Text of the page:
Biological Invasions

, 12:15 | Cite as

Recently established Crassostrea-reefs versus native Mytilus-beds: differences in ecosystem engineering affects the macrofaunal communities (Wadden Sea of Lower Saxony, southern German Bight)

  • Alexandra Markert
  • Achim Wehrmann
  • Ingrid Kröncke
Original Paper


Since 1998 the non-indigenous Pacific oyster Crassostrea gigas (Thunberg 1793) has been invading the Wadden Sea of Lower Saxony, southern German Bight. C. gigas settles predominantly on intertidal Mytilus-beds (M. edulis L.) and subsequently create rigid reef-like structures. Both bivalve species are ecosystem engineers in sedimentary tidal flats. They provide hard substrate for sessile species, mobile organisms find refuge within the habitat matrix of dense suspension feeders, and biodeposits enrich the sediments with organic matter. The transformation of Mytilus-beds into Crassostrea-reefs gives rise to the question whether the invader may affect the native community. We investigated two parts of a changing bivalve bed in the backbarrier area of the island of Juist in March 2005. One part was still dominated by M. edulis whereas the other part was already densely colonized by C. gigas. Crassostrea-reefs compensate for the conceivable loss of Mytilus-beds in the intertidal of the Wadden Sea by replacing the ecological function of M. edulis. There was no indication of a suppression of indigenous species. This even applied to M. edulis, which persisted at the site invaded by C. gigas. The associated macrofaunal community showed increased species richness, abundance, biomass, and diversity in the Crassostrea-reef. The latter particularly favored sessile species like anthozoans, hydrozoans, and barnacles. Higher abundance and biomass for vagile epizoic species like the shore crab Carcinus maenas and the periwinkle Littorina littorea also occurred among oysters. Abundance of deposit feeding oligochaetes was enhanced by oysters as well. More opportunistic, facultative filter-feeding polychaetes occurred in the Crassostrea-reef.


Bioinvasion Biozoenosis Crassostrea gigas Diversity Ecosystem engineering Macrofauna Mytilus edulis Neozoa North Sea 



The study was carried out within the framework of the project “Bioinvasion” which is financially supported by the SNG Senckenbergische Naturforschende Gesellschaft and the Niedersächsische Wattenmeer Stiftung. Thanks are due to Torsten Janßen for helping during field work. We are grateful to Norbert Dankers, Frouke Fey and Karsten Reise for valuable remarks which considerably improved an earlier version of the manuscript. The paper benefits essentially from constructive comments of two anonymous reviewers. Thanks to Charles Ver Straeten (New York State Museum) for correcting the English.


  1. Arakawa KY (1990) Natural spat collecting in the Pacific oyster Crassostrea gigas (Thunberg). Mar Behav Physiol 17:95–128CrossRefGoogle Scholar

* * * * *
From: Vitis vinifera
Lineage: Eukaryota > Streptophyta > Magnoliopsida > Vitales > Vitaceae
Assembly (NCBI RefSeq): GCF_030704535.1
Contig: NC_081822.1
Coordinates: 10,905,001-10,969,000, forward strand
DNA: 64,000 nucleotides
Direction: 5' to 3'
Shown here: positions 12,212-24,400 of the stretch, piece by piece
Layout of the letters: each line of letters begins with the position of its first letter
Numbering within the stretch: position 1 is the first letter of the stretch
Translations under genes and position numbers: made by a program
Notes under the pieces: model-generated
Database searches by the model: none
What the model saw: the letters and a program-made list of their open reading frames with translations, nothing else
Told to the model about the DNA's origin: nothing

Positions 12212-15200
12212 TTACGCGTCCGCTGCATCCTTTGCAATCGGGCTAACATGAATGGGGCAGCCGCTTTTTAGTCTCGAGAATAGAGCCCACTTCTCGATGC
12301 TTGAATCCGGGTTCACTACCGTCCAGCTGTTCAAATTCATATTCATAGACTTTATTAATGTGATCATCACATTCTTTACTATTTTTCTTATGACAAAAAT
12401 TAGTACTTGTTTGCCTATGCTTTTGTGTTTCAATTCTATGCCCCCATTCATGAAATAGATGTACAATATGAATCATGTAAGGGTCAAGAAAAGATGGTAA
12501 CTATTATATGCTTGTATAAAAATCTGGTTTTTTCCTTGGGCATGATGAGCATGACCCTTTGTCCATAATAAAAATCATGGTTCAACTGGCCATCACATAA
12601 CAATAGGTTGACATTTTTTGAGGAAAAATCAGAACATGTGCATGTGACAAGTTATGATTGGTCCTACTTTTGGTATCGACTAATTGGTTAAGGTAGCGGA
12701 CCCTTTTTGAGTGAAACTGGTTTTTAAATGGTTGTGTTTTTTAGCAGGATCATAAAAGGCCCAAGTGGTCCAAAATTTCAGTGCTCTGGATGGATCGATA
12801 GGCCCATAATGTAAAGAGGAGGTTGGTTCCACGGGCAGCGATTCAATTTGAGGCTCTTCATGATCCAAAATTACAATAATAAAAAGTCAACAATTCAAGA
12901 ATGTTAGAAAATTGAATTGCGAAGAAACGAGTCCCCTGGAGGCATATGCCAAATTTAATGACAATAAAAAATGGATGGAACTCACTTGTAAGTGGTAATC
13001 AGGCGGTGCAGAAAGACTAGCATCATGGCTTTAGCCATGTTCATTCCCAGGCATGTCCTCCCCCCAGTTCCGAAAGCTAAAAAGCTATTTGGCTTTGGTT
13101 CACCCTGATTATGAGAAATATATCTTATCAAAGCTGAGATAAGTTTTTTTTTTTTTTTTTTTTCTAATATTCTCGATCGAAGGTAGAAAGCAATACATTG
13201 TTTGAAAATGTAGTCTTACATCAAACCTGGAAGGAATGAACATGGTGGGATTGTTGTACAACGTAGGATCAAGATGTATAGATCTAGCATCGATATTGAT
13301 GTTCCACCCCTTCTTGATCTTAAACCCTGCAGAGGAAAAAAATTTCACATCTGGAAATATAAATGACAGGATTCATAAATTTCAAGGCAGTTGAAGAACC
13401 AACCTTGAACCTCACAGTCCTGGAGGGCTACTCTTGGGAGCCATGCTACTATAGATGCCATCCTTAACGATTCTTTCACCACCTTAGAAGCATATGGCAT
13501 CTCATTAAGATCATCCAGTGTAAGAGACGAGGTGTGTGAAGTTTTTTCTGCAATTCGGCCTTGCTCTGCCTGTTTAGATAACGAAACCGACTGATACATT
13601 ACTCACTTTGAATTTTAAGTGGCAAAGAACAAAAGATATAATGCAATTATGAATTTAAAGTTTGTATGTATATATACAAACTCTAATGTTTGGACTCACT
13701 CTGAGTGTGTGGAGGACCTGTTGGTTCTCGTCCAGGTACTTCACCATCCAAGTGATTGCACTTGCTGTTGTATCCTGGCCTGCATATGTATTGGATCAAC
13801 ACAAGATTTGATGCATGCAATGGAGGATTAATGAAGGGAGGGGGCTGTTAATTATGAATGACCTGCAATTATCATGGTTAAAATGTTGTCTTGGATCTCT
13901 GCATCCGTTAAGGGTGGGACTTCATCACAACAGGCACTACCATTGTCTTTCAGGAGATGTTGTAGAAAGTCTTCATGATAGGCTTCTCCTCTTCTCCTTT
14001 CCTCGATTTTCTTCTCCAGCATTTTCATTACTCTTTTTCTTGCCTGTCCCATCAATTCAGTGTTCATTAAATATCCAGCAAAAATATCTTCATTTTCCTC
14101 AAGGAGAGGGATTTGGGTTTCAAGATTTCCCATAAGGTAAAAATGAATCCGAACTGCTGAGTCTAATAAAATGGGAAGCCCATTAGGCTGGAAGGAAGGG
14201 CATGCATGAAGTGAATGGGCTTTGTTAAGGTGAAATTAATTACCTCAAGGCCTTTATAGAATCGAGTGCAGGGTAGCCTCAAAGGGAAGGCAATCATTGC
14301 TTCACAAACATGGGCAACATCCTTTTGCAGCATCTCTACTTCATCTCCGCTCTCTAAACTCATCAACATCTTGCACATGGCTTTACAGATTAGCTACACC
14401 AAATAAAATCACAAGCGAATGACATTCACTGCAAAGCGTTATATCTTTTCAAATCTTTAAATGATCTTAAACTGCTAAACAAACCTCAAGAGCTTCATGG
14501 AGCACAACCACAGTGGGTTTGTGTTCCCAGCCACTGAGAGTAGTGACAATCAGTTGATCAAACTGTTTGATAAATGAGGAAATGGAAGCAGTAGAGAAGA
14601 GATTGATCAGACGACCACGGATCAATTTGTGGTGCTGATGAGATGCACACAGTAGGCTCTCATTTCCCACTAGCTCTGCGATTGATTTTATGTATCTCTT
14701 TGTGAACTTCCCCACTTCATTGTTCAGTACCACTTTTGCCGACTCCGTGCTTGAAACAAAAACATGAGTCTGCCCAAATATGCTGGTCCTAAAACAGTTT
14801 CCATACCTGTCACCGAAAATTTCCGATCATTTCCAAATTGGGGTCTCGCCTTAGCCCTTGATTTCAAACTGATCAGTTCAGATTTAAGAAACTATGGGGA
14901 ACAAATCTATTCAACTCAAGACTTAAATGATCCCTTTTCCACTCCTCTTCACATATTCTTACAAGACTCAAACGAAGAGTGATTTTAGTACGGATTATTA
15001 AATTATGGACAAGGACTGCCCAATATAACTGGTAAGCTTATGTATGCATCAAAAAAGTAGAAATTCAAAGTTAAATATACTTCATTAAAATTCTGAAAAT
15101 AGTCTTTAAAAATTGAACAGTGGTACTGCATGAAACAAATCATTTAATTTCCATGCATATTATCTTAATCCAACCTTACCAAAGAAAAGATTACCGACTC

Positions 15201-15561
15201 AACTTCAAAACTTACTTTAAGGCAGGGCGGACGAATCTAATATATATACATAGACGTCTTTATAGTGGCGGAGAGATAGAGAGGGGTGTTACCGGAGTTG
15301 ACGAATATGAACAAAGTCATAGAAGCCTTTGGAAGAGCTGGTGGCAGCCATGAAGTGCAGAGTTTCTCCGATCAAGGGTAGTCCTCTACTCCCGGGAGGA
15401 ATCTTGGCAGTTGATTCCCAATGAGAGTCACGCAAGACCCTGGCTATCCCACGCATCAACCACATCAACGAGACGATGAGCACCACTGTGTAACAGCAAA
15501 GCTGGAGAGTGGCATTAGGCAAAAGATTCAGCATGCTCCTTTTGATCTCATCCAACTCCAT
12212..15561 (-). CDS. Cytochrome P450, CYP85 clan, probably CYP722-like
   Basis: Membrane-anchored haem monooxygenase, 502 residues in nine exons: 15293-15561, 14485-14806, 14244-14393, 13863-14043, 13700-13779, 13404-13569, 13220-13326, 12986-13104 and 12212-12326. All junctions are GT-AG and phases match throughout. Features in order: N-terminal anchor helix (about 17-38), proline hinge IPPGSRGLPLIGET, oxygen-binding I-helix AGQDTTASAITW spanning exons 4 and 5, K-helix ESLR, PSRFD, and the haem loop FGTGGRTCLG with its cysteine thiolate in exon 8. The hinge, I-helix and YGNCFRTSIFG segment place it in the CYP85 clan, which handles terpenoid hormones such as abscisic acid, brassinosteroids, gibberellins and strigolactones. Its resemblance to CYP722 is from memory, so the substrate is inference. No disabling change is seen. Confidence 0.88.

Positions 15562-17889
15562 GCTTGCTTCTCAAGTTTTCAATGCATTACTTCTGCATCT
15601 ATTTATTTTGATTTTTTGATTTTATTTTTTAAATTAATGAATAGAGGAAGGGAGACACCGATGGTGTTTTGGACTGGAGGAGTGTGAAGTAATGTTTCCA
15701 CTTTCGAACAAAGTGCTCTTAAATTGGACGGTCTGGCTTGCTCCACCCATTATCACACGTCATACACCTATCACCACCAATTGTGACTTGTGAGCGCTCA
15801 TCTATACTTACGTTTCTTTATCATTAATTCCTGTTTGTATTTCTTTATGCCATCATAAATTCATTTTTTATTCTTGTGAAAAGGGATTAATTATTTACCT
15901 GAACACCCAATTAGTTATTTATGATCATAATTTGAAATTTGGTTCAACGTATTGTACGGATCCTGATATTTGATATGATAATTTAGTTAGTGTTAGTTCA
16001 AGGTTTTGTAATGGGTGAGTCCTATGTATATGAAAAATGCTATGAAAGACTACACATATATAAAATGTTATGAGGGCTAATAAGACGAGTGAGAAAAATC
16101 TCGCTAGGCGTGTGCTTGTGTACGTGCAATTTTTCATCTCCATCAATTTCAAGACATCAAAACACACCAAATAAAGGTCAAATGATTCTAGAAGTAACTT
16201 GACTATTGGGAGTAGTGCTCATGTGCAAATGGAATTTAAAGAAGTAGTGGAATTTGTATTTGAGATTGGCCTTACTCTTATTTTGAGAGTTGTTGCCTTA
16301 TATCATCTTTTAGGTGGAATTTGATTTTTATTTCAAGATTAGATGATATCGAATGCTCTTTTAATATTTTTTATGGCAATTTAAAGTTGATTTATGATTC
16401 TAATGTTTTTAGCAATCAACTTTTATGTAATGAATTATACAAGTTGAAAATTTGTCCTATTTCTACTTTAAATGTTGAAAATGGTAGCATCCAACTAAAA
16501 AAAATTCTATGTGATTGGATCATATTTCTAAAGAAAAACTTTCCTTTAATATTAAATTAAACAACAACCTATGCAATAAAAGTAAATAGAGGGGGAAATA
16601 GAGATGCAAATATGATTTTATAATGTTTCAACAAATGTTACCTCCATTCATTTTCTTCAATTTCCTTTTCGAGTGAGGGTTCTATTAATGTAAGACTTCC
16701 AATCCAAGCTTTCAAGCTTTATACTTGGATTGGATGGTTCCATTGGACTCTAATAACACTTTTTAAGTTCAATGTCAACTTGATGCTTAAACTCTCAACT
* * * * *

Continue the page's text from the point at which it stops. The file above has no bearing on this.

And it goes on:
2. Asmus H (1987) Secondary production of an intertidal mussel bed community related to its storage and turnover compartments. Mar Ecol Prog Ser 39:251–266. doi: 10.3354/meps039251 CrossRefGoogle Scholar
  3. Bell WJ (1991) Searching behaviour. The behavioural ecology of finding resources. Chapman and Hall, New YorkGoogle Scholar
  4. Bergfeld C (1999) Macrofaunal community pattern in an intertidal sandflat: effects of organic enrichment via biodeposition by mussel beds. First results. Senckenbergiana marit 29(suppl):23–27CrossRefGoogle Scholar
  5. Böttger R, Schnack D (1986) On the effect of formaldehyde fixation on the dry weight of copepods. Meeresforschung/reports on marine research. Sonderdruck 31:141–152Google Scholar
  6. Brandt G, Wehrmann A, Wirtz KW (2008) Rapid invasion of Crassostrea gigas into the German Wadden Sea by larval supply. J Sea Res 59:279–296. doi: 10.1016/j.seares.2008.03.004 CrossRefGoogle Scholar
  7. Bray JR, Curtis JT (1957) An ordination of the upland forest communities of Southern Wisconsin. Ecol Monogr 27:325–349. doi: 10.2307/1942268 CrossRefGoogle Scholar
  8. Brey T (1986) Formalin and formaldehyde depot chemicals: effects on dry weight and ash free dry weight of two marine bivalve species. Meeresforsch./reports on marine res. Sonderdruck 31:52–57Google Scholar
  9. Brey T (2001) Population dynamics in benthic invertebrates—a virtual handbook. Version 01.2. Alfred Wegener Institute for Polar and Marine Research, Germany
  10. Buschbaum C, Nehls G (2003) Effekte der Miesmuschel- und Garnelenfischerei. In: Lozán JL, Rachor E, Reise K, Sündermann J, von Westernhagen H (eds) Warnsignale aus Nordsee & Wattenmeer. Hamburg. Wissenschaftliche Auswertungen, pp 250–255Google Scholar
  11. Carlton JT (1987) Patterns of transoceanic marine biological invasions in the Pacific ocean. Bull Mar Sci 41:452–465Google Scholar
  12. Carlton JT, Geller JB (1993) Ecological roulette. The transport of nonindigenous marine organisms. Science 261:78–82. doi: 10.1126/science.261.5117.78 CrossRefGoogle Scholar
  13. Crooks JA (1998) Habitat alteration and community-level effects of an exotic mussel, Musculista senhousia. Mar Ecol Prog Ser 162:137–152. doi: 10.3354/meps162137 CrossRefGoogle Scholar
  14. Dankers NMJA, Dijkman EM, de Jong JL, de Kort G, Meijboom A (2004) De verspreiding en uitbreiding van de Japanese Oester en de Nederlandse Waddenzee. Alterra-rapport 909, Alterra, WageningenGoogle Scholar